Modern Ruins, Urban Archaeology, and the Post-Industrial Sublime: Presentations and Panel Discussion

Photo: "Still from 'Stages of Decay' by Julia Solis

Photo: "Still from 'Stages of Decay' by Julia Solis

Presentations by Ian Ference, Tarikh Korula, and Julia Solis, followed by a discussion moderated by Alan Rapp
Date: March 25th, 2010
Time: 8:00 PM
Admission: $5
Presented by
Morbid Anatomy

Ruins as an aesthetic category were born in the eighteenth century, and they continue to seduce and thrill the contemporary imagination. But rather than antiquity’s shattered agorae or the stripped medieval abbeys that littered the English countryside, the ruins that captivate us today are of the relatively recent past—not just the industrial era that established Western hegemony, but now an even more recent service/retail age that dominated American culture until the crash of the late 00s.

A few dedicated individuals are committed to investigating and documenting this ruinous legacy. These intrepid photographer-researchers infiltrate a variety of hidden and abandoned sites, often risking physical danger or arrest, to capture and share stirringly uncanny photographs expressing the grandeur and pathos of these majestically crumbling spaces.

On March 25th, join a panel of photographers and aficionados of the post-industrial sublime for a discussion that will explore the allure and fascination of visiting, photographing, and viewing these mysterious spaces. The evening will begin with a series of short presentations about the history and photography of The Modern Ruin. Following these presentations, moderator Alan Rapp will lead a discussion that will seek to explore the art, history, and culture of The Ruin and its depiction, from ancient examples to these modern ruins that span the abandoned lunatic’s asylum and tuberculosis wards, decrepit factory complexes and dead shopping malls. We will also probe the question of “why now,” with a special eye towards the acceleration of history which can make a ruin of sites as recent as a shopping mall, and ask if this contemporary fascination might speak to us of the twilight of our own empire.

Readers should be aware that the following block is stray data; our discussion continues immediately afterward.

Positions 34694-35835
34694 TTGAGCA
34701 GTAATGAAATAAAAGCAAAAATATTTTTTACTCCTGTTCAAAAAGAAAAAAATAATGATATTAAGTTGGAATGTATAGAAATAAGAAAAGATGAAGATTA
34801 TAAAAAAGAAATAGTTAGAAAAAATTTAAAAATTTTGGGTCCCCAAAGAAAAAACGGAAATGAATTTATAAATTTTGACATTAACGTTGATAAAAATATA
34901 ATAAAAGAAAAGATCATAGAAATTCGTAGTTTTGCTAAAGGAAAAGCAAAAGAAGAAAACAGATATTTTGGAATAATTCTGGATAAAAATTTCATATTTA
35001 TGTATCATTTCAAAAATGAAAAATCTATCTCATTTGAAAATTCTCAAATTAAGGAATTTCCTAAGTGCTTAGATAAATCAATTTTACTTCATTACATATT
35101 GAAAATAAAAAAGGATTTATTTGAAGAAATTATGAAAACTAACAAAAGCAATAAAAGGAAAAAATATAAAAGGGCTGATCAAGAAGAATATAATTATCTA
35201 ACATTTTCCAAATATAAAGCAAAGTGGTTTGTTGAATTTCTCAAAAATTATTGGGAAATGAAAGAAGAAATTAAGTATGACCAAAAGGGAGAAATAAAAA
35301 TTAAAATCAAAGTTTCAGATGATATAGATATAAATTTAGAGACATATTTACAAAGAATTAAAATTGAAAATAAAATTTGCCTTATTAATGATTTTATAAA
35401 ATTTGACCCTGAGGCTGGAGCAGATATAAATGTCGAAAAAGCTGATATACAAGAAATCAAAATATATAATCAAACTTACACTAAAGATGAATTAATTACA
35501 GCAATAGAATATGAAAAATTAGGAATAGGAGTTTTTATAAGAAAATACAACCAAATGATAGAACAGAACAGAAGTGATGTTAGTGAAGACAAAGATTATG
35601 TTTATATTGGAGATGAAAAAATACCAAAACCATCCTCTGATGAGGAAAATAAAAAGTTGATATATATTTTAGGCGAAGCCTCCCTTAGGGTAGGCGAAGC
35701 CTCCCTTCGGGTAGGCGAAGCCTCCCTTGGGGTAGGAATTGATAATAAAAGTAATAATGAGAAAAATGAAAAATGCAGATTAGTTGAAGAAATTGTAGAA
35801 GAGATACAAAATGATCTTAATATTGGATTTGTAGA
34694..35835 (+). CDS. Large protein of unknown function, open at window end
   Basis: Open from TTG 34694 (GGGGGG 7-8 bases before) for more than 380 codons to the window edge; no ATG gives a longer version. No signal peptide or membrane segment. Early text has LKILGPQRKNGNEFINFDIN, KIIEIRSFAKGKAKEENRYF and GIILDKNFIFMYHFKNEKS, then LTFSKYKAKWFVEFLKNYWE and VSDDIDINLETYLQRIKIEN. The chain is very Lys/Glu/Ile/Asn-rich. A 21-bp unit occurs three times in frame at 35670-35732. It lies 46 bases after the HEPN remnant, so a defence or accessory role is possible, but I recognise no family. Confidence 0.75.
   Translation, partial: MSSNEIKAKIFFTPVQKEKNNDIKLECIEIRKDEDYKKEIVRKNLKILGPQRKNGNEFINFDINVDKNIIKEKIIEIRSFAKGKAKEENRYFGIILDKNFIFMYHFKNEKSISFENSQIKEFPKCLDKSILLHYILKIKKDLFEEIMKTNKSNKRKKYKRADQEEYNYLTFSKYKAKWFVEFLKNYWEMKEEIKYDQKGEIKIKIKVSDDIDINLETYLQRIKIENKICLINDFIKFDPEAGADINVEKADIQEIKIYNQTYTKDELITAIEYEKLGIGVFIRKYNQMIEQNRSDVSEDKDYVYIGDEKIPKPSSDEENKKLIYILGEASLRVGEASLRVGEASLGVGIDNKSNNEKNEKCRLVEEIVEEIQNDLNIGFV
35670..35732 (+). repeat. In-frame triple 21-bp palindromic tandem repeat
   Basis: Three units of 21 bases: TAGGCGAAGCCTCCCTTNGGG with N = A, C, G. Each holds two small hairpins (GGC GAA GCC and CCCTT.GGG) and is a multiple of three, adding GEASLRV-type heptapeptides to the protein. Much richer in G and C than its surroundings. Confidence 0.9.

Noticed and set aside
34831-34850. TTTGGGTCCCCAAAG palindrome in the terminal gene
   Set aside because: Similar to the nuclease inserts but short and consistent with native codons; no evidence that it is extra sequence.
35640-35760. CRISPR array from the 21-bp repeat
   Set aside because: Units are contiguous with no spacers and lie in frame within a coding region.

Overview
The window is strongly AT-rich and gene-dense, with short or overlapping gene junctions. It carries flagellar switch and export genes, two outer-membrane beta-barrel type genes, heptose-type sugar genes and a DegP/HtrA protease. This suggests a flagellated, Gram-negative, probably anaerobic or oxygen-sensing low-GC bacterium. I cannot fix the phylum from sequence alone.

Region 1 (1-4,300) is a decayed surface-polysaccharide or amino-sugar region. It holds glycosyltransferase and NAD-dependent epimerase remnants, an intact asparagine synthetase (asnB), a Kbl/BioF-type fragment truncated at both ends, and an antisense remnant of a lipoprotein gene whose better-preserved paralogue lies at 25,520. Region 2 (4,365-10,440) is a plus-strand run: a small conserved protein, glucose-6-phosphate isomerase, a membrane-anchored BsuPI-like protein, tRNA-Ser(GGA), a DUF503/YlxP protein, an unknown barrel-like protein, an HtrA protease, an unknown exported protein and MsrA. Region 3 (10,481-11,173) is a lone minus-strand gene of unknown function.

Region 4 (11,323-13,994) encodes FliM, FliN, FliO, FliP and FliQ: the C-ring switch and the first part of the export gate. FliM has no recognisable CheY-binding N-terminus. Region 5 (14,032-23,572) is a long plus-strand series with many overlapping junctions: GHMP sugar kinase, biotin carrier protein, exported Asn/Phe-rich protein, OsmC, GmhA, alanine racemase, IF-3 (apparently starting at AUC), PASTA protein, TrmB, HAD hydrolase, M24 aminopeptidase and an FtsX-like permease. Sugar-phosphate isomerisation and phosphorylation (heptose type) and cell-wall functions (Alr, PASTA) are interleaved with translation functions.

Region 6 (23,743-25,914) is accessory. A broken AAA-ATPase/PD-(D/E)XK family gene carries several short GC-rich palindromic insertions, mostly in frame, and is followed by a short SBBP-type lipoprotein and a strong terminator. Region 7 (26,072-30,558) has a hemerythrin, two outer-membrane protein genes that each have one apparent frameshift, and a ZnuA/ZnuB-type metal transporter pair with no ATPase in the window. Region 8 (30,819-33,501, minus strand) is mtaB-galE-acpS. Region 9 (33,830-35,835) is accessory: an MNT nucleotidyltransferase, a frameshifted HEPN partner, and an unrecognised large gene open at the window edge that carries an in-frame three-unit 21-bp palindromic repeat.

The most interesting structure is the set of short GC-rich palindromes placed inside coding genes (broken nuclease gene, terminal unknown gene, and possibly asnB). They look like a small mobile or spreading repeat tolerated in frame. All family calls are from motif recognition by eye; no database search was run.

Alan Rapp is a visual book editor and writer on the topics of architecture, photography, and design. He blogs at Critical Terrain and is currently completing his MFA in Design Criticism at School of Visual Arts.

Ian Ference has been discovering and traversing abandoned buildings for a decade and a half; sometime in the early 2000s, he decided to teach himself photography in order to capture the disappearing structures. He is particularly fascinated by insane asylums and quarantine hospitals, both for their uniquely purposed architecture and for the particular threads of history they embody. Ian’s work has been widely featured, notably in the Brooklyn Museum and the New York Daily News. He has recently begun sharing his work online in a blog, The Kingston Lounge.

Tarikh Korula is a multidisciplinary artist whose work has included composition, performance, hacking, and sculpture. His practice is a playful meditation on experimental, political, sensuous, dark, or absurd themes. For the past decade, Korula has been exploring sound through improvisation, field recording and handmade electronics. He has performed at PS1 Contemporary Art Center and his sculpture has been exhibited at the New Museum. Korula was a founding member of the New York City Independent Media Center and has written for Punk Planet and Make Magazine. Korula co-founded Uncommon Projects in 2005 and lives in New York.

Julia Solis conducts archaeological parlor games and investigates ruined urban spaces. As the founder of Dark Passage, she started the creative preservation group Ars Subterranea in 2002 with the object of staging scavenger hunts and exhibitions in unusual locations in New York. She is an officer of the Madagascar Institute and Place in History, the locations producer of the film /American Ruins/, a co-founder of Furnace Press, and recipient of a fellowship from the New York Foundation for the Arts. Publications include New York Underground: The Anatomy of a City (Routledge, 2004) and Scrub Station (Koja Press, 2002).

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